One of the most infamous and parodied Chick Tracts, "Dark Dungeons", targeted D&D. Whether it actually converted any D&D players is highly doubtful, though it may have made them laugh uproariously at the constantly absurd claims it makes.
In an attempt to pass under the radar, Dungeons & Dragons took out all references to demons, devils, Hell, and anything else even vaguely related to That Place Down There from 2nd Edition. These were restored in 3rd Edition, which came out at least a decade later... by which point nobody except Jack Chick really cared enough to be offended any longer (and even he seems to have lost some interest, because Dark Dungeons is no longer published unless someone explicitly puts in an order).
Magic: The Gathering decided to nip this problem in the bud by turning all Demons into Beasts for a few years. This is referenced in Infernal Spawn of Evil which has demon crossed out in its typeline and Beast written in in marker.
There was also a brief spate of this in The Nineties when a guy who played Vampire The Masquerade maybe a bit too much got together with his friends, killed his folks, then drank their blood. There's a reason every White Wolf book since then opens with a disclaimer reading, "You are not a supernatural creature, and if you think you are, then for the love of God, seek professional help."
In an attempt to avoid such allegations, Rifts and other Palladium Games all come with disclaimers like the White Wolf books, though not as tongue-in-cheek. It's usually something along the lines of "This book contains depictions of magic, evil, and the supernatural, which some parents may find inappropriate for younger readers. Palladium does not condone nor encourage drugs, violence, or demon worship." They even request that anyone running a Rifts website also puts up a disclaimer.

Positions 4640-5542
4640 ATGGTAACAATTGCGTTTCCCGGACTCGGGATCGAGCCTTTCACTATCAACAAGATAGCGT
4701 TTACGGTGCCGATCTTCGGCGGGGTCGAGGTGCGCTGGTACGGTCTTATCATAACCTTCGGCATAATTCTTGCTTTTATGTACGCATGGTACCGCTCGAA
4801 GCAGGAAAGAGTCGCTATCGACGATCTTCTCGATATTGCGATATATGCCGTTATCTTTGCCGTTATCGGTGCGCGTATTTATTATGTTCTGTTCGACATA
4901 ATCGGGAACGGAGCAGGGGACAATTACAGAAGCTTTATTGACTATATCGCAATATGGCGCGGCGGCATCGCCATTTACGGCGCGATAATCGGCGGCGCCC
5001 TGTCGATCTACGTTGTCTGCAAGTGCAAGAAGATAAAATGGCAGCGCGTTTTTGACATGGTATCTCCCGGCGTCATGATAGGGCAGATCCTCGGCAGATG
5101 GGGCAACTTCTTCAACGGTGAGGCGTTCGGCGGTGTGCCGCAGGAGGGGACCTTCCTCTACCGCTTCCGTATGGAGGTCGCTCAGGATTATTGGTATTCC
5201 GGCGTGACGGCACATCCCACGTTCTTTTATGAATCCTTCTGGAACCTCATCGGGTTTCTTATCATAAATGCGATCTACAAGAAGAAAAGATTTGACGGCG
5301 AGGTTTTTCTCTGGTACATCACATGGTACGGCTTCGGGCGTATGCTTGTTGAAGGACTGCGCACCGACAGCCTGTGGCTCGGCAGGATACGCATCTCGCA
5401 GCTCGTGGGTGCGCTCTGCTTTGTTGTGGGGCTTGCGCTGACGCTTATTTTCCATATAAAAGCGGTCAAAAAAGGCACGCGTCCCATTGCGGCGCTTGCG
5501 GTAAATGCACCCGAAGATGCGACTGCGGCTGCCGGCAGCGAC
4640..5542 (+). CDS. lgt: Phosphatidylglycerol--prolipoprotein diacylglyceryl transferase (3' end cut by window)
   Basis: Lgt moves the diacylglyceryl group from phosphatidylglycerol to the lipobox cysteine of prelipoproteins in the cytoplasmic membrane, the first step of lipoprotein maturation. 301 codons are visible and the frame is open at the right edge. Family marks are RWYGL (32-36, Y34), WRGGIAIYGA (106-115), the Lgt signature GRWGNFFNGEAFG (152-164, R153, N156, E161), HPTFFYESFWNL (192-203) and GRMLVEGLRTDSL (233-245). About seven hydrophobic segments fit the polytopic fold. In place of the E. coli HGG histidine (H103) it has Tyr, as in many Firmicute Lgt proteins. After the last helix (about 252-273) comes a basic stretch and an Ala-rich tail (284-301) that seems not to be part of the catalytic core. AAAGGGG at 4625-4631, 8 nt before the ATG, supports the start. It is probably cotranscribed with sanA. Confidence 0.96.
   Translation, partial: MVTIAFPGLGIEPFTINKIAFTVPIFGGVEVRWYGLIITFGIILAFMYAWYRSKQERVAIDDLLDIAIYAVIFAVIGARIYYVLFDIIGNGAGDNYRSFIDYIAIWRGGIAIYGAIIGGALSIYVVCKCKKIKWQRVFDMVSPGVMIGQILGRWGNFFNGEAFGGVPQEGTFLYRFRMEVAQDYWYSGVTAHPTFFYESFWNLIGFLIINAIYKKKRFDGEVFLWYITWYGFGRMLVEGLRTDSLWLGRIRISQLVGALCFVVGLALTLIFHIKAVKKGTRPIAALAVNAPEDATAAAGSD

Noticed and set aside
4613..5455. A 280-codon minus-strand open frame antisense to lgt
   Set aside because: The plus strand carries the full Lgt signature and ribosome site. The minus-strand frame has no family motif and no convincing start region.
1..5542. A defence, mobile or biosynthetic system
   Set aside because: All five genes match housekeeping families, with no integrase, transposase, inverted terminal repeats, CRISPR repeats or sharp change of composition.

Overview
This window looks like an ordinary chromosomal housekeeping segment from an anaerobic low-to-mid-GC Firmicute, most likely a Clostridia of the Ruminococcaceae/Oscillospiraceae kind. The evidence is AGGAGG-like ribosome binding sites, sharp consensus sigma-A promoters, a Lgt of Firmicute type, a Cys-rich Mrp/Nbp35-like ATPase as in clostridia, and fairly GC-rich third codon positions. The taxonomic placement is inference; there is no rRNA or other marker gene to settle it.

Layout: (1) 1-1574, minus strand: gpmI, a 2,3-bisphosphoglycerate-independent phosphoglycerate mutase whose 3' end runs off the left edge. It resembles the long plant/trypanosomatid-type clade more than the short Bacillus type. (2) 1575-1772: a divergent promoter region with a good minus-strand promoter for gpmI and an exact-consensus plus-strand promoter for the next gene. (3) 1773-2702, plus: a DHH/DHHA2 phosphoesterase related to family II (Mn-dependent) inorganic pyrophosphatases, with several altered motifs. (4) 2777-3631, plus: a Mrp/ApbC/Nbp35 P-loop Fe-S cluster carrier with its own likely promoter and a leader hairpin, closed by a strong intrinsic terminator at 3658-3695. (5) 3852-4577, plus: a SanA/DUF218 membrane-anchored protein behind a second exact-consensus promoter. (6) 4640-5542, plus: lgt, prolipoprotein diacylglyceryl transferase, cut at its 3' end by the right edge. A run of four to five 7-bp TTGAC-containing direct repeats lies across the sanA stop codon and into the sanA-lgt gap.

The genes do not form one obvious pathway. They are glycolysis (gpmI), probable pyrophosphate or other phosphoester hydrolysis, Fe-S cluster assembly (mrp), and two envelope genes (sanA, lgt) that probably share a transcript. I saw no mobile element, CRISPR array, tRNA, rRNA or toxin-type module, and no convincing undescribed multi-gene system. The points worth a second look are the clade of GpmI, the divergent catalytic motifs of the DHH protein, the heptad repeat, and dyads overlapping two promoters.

In Elizabethan England, there was a movement to ban tragedies on stage, for fear that all the weeping would corrupt British masculinity. That's right, Hamletwill make you gay.
Theater in general was often the target of preachers in early modern Europe. The preachers claimed that theaters promoted immorality. Theaters were forcefully closed more then once. For example, when Oliver Cromwell and his puritanical supporter took power in England mid 17th century, all theaters in London were closed down. The same thing happened in the Netherlands in 1672; when the country was attacked by France, England and two German states, preachers succesfully blamed the cause of the war on God's displeasure, which was in turn caused by the theaters.
An in-universe example in The Music Man using pool as an example.
Even before Ultra Super Death Gore Fest Chainsawer 3000, video games were subjected to this. In the arcade days, they were blamed for wasting money and providing a place for unsupervised minors to hang out; with the early consoles came accusations of laziness, eyestrain, and illiteracy. Which is rather amusing, considering that some studies have shown that video games may actually improve reaction time and signal detection.
In late January 2008 there was an uproar over a lesbian sex scene in the game Mass Effect. Cybercast News Service blogger Kevin McCullough claimed that Mass Effect had a full frontal sex scene which took place with the player character volunteering information on how to make the act proceed. Yeah. This article would have fallen into the abyss of stupid blog articles never to be mentioned again — except that Fox News, for reasons unknown, took everything the article said at face value and actually ran a story on the whole affair in cable prime time.